Thursday, March 17, 2011

Updates and Reading Lists.

Books on a bookshelf.Image via WikipediaAs you can gather from my last post and some of my tweets, I will be leaving my post (haha, pun intended) at the small college library that gave me my start in the world of librarianship, to take a tenure-track job at the university where I earned my library degree. With no doubt I am excited about the new position and a little nervous, wanting to do well and prove that I belong and all that stuff.

I am also very appreciative to the college library that gave me that start and was so very helpful and nurturing in giving me the opportunity to develop my skills and allowing me the freedom to experiment and try new and exciting things. So off I go but not for another month or so, and going from one place to another will not mean that the blog will end (in case anyone was wondering).

I've also been keeping busy with the reading but I am behind on the reviews. I have started reviews on the second Sandman Slim book and the fourth Felix Castor book. In the hopper for me to finish reading:

Nightlife by Rob Thurman
Naming of the Beasts by Mike Carey
The Information by James Gleick
The King of Plagues by Jonathan Maberry
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Monday, March 14, 2011

Ed's Mini Book Review - Do Androids Dream of Electric Sheep? by P.K. Dick

Character Rick Deckard has a hard time resisti...Image via WikipediaI remember seeing Blade Runner as a kid and being totally blown away by the visuals. The draw was quite simple, and I think it was the draw the studio was going after as well, Harrison Ford in a sci-fi movie, obviously shades of Star Wars. As a kid, I don't think I 'got' the movie. I liked the way it looked but felt it was a little dull. I wanted to see Han Solo kicking some tail and shooting up replicants but I didn't get the subtlety and subtext of the film though it did resonate with me on a level I wasn't sure what that level was. Deckerd was cool and little did I know that this was my first real look into that noirish hero archetype that I really dig now that I am all grown up (on some level).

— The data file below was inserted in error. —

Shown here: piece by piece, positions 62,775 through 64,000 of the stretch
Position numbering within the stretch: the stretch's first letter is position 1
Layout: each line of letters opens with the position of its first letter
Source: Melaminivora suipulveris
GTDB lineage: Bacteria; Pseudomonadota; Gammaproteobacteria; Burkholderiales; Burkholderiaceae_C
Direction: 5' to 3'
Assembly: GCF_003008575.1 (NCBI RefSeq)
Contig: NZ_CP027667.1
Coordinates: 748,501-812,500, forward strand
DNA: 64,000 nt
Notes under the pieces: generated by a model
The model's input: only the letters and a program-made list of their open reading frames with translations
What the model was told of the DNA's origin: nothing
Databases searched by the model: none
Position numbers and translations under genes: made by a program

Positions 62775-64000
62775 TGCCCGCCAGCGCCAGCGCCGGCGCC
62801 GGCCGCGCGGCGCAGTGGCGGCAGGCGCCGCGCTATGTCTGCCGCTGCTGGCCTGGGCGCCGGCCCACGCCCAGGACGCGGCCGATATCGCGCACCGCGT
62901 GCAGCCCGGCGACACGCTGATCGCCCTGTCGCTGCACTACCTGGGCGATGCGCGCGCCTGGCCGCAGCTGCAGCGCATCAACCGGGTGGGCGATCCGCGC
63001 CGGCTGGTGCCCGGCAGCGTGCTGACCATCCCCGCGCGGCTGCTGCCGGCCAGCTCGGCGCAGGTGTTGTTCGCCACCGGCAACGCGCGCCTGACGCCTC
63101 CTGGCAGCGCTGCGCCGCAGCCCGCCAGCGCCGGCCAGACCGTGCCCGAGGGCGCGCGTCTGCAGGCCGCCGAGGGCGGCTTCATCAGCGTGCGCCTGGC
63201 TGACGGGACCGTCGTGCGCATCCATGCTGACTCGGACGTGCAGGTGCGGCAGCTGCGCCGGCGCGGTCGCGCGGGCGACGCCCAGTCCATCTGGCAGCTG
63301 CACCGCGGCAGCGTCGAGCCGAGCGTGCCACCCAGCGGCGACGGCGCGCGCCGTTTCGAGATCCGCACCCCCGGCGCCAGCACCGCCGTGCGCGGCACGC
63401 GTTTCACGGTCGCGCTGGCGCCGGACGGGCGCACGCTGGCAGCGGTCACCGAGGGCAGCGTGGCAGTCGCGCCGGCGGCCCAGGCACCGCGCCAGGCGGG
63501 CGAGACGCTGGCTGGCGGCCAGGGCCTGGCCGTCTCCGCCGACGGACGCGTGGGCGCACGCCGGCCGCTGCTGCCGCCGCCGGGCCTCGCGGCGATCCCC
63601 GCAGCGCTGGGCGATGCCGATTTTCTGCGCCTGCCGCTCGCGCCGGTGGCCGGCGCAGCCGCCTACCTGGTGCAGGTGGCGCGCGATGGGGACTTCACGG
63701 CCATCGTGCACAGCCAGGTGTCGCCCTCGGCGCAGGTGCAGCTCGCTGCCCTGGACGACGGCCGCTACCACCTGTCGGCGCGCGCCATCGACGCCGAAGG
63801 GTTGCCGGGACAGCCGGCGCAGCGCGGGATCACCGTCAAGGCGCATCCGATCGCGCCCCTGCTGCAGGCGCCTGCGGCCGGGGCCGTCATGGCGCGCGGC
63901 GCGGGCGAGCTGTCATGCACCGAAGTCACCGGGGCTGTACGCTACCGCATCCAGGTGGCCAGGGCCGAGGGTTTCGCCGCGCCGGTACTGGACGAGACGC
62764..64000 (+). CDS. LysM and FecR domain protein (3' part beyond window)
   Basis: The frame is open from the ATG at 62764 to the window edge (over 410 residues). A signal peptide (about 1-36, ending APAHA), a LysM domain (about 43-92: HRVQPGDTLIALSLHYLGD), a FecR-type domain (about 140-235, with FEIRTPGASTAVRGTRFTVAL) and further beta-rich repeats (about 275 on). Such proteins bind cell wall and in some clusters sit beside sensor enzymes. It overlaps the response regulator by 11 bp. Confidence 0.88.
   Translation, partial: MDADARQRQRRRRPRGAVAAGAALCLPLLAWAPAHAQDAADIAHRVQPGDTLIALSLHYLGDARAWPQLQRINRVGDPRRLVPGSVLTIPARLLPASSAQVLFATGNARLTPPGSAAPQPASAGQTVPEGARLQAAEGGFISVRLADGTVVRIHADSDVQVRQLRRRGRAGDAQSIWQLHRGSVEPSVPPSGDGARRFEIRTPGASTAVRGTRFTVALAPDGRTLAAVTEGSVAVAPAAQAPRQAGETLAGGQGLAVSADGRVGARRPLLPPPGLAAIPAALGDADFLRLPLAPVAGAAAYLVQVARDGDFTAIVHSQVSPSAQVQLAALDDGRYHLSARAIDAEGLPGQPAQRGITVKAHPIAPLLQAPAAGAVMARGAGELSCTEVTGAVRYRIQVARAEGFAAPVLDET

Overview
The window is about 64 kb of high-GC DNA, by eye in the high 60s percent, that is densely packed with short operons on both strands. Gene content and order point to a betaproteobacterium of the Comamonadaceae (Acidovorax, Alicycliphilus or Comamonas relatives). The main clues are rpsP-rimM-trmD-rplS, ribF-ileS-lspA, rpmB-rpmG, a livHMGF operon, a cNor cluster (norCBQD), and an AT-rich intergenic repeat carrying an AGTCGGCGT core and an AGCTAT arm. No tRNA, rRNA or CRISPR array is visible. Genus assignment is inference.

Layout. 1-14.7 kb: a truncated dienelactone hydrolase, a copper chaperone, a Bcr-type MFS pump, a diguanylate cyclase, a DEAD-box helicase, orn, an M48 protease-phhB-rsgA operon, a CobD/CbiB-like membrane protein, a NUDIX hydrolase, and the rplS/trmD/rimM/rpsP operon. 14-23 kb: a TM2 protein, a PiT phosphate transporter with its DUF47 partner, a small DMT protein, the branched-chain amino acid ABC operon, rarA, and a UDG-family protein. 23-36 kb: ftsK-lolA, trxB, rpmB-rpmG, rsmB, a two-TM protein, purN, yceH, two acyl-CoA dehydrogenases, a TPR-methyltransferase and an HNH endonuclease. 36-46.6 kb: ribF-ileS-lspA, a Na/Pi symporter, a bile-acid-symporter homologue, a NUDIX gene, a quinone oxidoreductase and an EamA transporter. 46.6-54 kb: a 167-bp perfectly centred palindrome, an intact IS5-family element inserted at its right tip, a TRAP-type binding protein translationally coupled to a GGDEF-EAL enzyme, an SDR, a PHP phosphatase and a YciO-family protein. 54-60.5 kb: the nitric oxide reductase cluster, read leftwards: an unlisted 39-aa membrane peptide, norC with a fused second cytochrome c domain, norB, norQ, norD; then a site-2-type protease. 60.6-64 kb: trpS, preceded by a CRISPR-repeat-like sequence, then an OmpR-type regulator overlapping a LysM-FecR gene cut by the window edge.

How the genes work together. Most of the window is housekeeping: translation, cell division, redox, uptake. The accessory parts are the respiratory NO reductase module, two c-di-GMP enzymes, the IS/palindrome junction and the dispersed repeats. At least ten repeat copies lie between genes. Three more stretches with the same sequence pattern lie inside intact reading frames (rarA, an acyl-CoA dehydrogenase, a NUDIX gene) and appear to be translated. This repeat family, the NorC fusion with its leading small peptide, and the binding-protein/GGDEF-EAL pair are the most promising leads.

After seeing it again years later, I started to get some of the things that were going on and missed as a kid and I started getting into the writings of P.K. Dick, first with the short stories and eventually making my way to Blade Runner or Do Androids Dream of Electric Sheep as the novel is called.

A funny thing happened when I started reading the novel, I didn't like it. I stopped a few chapters in and there it sat in the back of my bookshelf for almost ten years. I guess I was looking for it to be more like the film and as I should have guessed seeing some of the adaptations of his short stories turned to movies, Hollywood changes a lot around (I am looking at you Minority Report). In this case though I thought the changes were for the better in the film. It was tight, had focus and Deckerd had that noir vibe that he didn't have in the book.

So, spent on zombie books, I looked around there was Do Androids Dream of Electric Sheep staring back at me so I gave it another shot. Deckerd still had that everyman thing going on and not the cool cat thing Harrison Ford had but there was something in that everyman-ish quality that I was finding intriguing that I hadn't felt with him before. He wasn't the seasoned, polished Blade Runner that Ford had going in the movie, he was just a guy finding his way, waiting for the big break in his career that this situation, hunting down the replicants in place of the injured senior Blade Runner, could provide him. This Deckerd is concerned with mundane things like getting a new pet, hopefully a real one and not a android pet, that makes him relateable on that on that everyman-ish level.

Now, as I said before, the book is different from the film though the main premise is the same, Deckerd the bounty hunter, tracking down escaped replicants. How it goes down is very different but many of the themes stay intact though I will admit that I was a little bit disappointed that the famous Roy Baty speech that Rutger Hauer gives in the film wasn't in the book. To me, that speech made the film because it showed the human-ness of the replicants that is missing from the book.

Conflicted as I am and not doing a very good job of separating the film from the book, I do recommend the book but if you've seen the film, I am not sure there is anything you'd get from the book that you wouldn't get from the film.

My Grade: B+

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